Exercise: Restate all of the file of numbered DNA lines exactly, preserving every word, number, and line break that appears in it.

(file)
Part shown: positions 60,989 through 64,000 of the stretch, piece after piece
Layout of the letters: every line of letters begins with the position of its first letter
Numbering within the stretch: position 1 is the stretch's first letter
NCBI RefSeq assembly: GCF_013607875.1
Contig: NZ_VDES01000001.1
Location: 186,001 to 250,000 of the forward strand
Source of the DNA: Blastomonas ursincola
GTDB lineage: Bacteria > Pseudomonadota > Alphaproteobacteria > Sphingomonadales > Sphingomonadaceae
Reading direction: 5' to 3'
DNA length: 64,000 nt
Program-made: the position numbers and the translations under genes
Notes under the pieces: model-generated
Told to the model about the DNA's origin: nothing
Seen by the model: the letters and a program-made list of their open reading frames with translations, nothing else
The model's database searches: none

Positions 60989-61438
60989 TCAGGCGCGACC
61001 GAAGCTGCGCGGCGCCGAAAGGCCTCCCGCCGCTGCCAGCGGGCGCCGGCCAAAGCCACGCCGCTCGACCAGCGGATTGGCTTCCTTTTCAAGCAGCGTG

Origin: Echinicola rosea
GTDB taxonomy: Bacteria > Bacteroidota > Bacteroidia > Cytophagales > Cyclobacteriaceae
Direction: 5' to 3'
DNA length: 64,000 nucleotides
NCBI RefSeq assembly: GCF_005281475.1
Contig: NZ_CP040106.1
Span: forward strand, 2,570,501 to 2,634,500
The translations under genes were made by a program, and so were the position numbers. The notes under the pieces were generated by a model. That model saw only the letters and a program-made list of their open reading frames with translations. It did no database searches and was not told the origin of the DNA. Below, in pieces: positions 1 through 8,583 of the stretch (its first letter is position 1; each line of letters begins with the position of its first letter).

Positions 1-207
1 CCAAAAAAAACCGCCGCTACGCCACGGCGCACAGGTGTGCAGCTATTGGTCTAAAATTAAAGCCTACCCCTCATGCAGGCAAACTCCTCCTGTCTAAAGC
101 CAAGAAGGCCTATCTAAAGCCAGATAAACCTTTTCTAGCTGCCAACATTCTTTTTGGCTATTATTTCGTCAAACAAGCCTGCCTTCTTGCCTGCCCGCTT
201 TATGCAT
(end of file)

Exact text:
Part shown: positions 60,989 through 64,000 of the stretch, piece after piece
Layout of the letters: every line of letters begins with the position of its first letter
Numbering within the stretch: position 1 is the stretch's first letter
NCBI RefSeq assembly: GCF_013607875.1
Contig: NZ_VDES01000001.1
Location: 186,001 to 250,000 of the forward strand
Source of the DNA: Blastomonas ursincola
GTDB lineage: Bacteria > Pseudomonadota > Alphaproteobacteria > Sphingomonadales > Sphingomonadaceae
Reading direction: 5' to 3'
DNA length: 64,000 nt
Program-made: the position numbers and the translations under genes
Notes under the pieces: model-generated
Told to the model about the DNA's origin: nothing
Seen by the model: the letters and a program-made list of their open reading frames with translations, nothing else
The model's database searches: none

Positions 60989-61438
60989 TCAGGCGCGACC
61001 GAAGCTGCGCGGCGCCGAAAGGCCTCCCGCCGCTGCCAGCGGGCGCCGGCCAAAGCCACGCCGCTCGACCAGCGGATTGGCTTCCTTTTCAAGCAGCGTG

Origin: Echinicola rosea
GTDB taxonomy: Bacteria > Bacteroidota > Bacteroidia > Cytophagales > Cyclobacteriaceae
Direction: 5' to 3'
DNA length: 64,000 nucleotides
NCBI RefSeq assembly: GCF_005281475.1
Contig: NZ_CP040106.1
Span: forward strand, 2,570,501 to 2,634,500
The translations under genes were made by a program, and so were the position numbers. The notes under the pieces were generated by a model. That model saw only the letters and a program-made list of their open reading frames with translations. It did no database searches and was not told the origin of the DNA. Below, in pieces: positions 1 through 8,583 of the stretch (its first letter is position 1; each line of letters begins with the position of its first letter).

Positions 1-207
1 CCAAAAAAAACCGCCGCTACGCCACGGCGCACAGGTGTGCAGCTATTGGTCTAAAATTAAAGCCTACCCCTCATGCAGGCAAACTCCTCCTGTCTAAAGC
101 CAAGAAGGCCTATCTAAAGCCAGATAAACCTTTTCTAGCTGCCAACATTCTTTTTGGCTATTATTTCGTCAAACAAGCCTGCCTTCTTGCCTGCCCGCTT
201 TATGCAT